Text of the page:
(2) A reader *can* get another meaning from a work. Dismissing that possibility is silly. But take the following example: "The Hollow is Open: where is the Cat?" A hundred different readers understand it to be different meanings, but all hundred readers understand that there is a "hollow" and it is "open" and there is a "cat." That was authorial intent. Perhaps this statement is too "DUH" but I think it is important. It's impossible to interpret a "hollow" as a sword or a stone (well, perhaps not impossible for some...).

(3) Yes, but not to a large extent. People will take what they want. After all, they are reading for self-benefit.
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Sherwood Smith
User: sartorias
Date: 2006-07-19 22:59 (UTC)
Subject: (no subject)
I think authorial intent discussions a waste of time, except in the context of critiquing.

Reader perception in your context.

I've seen way too many "What I meant was" authorial defenses, while thinking (or reading from others) "Phew, that is soooo not the book I read."
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Jay Lake
User: jaylake
Date: 2006-07-19 23:29 (UTC)
Subject: (no subject)
I think authorial intent discussions a waste of time, except in the context of critiquing.

Ya, that's kind of my instinct, too, but when I look at some of the other definitional paths I've been sniffing at lately, I keep getting pointed back to intent, pretty much against my own better judgment.

I'm not sure these questions have good answers (in fact, I'm pretty sure they don't), but I still find asking them to be valuable. And I love the comment threads of late.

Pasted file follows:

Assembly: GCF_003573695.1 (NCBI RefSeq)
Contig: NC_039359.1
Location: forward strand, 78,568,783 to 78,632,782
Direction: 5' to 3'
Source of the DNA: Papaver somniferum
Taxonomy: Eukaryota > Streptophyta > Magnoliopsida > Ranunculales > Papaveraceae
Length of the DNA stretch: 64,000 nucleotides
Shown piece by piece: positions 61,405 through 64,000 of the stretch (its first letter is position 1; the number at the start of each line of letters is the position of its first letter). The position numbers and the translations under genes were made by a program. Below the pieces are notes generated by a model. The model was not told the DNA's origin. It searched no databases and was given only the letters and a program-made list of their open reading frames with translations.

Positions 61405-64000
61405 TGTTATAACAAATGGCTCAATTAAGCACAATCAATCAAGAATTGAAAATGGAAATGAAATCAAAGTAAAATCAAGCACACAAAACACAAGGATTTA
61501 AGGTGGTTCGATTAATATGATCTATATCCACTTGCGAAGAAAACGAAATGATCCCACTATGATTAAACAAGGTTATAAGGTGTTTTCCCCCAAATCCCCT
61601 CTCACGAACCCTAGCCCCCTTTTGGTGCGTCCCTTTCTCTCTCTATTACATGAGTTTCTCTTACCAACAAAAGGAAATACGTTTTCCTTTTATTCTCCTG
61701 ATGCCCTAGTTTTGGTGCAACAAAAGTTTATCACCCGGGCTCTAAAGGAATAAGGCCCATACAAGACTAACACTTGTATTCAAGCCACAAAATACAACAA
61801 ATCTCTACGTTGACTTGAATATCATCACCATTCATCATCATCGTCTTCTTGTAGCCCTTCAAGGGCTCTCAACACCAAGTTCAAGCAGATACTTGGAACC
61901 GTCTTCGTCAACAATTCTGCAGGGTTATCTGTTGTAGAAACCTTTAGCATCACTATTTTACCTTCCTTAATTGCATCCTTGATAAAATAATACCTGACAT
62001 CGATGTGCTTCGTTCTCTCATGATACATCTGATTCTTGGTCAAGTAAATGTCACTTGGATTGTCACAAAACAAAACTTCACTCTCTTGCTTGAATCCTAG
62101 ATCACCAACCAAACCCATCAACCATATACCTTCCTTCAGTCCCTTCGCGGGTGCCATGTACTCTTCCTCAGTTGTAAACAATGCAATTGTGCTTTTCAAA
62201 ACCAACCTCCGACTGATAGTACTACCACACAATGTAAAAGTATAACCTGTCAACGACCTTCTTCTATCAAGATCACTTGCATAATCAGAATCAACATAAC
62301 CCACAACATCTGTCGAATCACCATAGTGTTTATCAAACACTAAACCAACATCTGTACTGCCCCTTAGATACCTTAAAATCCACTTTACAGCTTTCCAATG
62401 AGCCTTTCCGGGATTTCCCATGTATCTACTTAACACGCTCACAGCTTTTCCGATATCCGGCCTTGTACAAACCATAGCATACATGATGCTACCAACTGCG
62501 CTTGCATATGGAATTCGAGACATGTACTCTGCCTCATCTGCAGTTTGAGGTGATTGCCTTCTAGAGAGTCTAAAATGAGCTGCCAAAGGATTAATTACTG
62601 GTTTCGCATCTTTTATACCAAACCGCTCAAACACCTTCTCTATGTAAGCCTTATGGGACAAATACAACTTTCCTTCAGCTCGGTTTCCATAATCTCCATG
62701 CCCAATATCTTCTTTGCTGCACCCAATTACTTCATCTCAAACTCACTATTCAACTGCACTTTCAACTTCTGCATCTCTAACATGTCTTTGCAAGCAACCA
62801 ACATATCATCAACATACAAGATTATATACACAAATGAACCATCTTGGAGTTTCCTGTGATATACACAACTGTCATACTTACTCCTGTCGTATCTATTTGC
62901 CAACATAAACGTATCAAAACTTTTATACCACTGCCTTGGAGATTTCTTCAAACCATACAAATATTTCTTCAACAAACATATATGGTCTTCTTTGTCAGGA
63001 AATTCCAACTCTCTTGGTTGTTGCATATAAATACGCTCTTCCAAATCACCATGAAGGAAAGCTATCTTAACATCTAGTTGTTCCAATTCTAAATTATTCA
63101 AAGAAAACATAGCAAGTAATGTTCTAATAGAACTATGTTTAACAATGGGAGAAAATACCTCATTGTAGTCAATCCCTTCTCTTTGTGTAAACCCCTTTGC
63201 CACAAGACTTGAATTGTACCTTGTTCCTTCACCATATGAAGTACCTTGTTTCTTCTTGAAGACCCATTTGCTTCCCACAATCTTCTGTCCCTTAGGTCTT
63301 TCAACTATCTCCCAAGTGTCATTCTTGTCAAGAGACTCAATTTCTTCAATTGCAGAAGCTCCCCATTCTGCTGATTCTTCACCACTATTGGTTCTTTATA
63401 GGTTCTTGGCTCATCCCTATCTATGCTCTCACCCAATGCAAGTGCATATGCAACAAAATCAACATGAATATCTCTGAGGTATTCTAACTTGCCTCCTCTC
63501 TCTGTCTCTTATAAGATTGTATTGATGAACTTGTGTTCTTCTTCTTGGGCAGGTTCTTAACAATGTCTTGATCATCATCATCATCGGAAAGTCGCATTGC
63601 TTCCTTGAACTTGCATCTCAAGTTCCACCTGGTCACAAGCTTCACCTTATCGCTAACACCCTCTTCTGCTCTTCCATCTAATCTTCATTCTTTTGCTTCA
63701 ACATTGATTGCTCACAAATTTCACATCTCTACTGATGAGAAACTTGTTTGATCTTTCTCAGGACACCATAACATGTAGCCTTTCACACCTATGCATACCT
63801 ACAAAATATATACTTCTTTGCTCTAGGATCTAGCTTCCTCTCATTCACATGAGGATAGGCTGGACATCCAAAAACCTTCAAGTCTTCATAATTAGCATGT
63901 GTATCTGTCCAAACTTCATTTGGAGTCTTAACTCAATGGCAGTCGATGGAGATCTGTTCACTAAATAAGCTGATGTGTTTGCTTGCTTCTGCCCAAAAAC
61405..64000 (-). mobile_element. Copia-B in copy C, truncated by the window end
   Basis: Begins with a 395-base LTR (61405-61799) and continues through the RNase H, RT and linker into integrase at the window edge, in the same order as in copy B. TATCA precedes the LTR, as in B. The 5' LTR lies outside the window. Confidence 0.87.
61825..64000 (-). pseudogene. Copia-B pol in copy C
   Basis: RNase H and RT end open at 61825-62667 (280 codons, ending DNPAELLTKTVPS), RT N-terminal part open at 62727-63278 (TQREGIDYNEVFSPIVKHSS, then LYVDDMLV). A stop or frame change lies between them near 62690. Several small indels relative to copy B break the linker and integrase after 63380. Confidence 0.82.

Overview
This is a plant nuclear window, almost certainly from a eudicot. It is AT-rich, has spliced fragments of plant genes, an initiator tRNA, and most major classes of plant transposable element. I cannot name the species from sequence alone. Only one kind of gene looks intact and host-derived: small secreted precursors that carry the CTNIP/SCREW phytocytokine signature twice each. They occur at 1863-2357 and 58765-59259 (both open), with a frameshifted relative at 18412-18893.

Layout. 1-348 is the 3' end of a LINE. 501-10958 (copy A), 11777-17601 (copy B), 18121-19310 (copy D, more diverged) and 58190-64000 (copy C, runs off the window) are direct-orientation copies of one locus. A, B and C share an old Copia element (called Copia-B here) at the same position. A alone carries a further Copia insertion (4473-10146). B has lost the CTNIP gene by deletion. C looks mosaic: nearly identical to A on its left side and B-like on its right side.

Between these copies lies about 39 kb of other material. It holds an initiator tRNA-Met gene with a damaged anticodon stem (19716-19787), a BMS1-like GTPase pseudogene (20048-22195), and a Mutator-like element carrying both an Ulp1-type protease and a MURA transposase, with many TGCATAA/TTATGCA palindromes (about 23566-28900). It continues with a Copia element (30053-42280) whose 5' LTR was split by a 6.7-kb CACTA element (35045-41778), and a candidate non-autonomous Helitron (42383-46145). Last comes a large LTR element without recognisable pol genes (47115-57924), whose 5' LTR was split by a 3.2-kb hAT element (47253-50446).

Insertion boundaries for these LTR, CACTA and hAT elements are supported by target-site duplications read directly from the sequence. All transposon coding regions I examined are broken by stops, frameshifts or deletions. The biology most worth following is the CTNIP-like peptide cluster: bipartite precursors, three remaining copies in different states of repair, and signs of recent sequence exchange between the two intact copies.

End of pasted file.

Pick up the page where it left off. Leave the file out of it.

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miki garrison
User: mikigarrison
Date: 2006-07-19 23:17 (UTC)
Subject: (no subject)
My two cents.

For me as a reader, my sense of a story's 'genre' is triggered by how it is written -- but I know that what triggers that sense can differ across readers. Once my inborn little genre-detector has locked onto something, though, it definitely affects my reading experience. If the first few pages have lit SF lights in my head, I'm going to respond to the material in the next chapter differently than I would if the first few pages hit some other genre for me. Even though the material is the same, my expectations are different, so the reading experience is different.

So if I pick up a book that says ROCKET SCIENCE on the cover, and has a skiffy looking cover design, and is in the SF section, and is written by someone I think of as a SF/F writer, then my expectations going into the book are affected by that. For me, though, my experience in reading those first few pages can completely overwhelm all of that -- and for me, I really wasn't thinking of ROCKET SCIENCE as SF by about the 2nd chapter in.

So from my perspective, authorial intent has some impact as far as genre and experience go, but only to the extent that it influences how the author writes out the story -- and even that impact is going to differ depending on the reader.
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Rose Fox
User: rosefox
Date: 2006-07-20 04:47 (UTC)
Subject: (no subject)
What is this "the nature of the work" you speak of, as though there were only one? *)
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hal_duncan
User: hal_duncan
Date: 2006-07-20 16:41 (UTC)
Subject: (no subject)
It depends if you're treating SF as a market category or an aesthetic form. If SF is just a label slapped on a book to position it in the marketplace then I'd say that ROCKET SCIENCE is SF because the publisher has decided it is. Authorial intent and reader experience are factors in their decision, but ultimately what matters most is whether more units will shift if you put it in the SF section. Actually the booksellers may be the ultimate arbiter here. Any bookshop that puts Orwell's 1984 in the SF section is stomping over authorial intent and (a huge proportion of non-genre) reader experience, and saying, fuck it, I can sell this as SF so it is SF.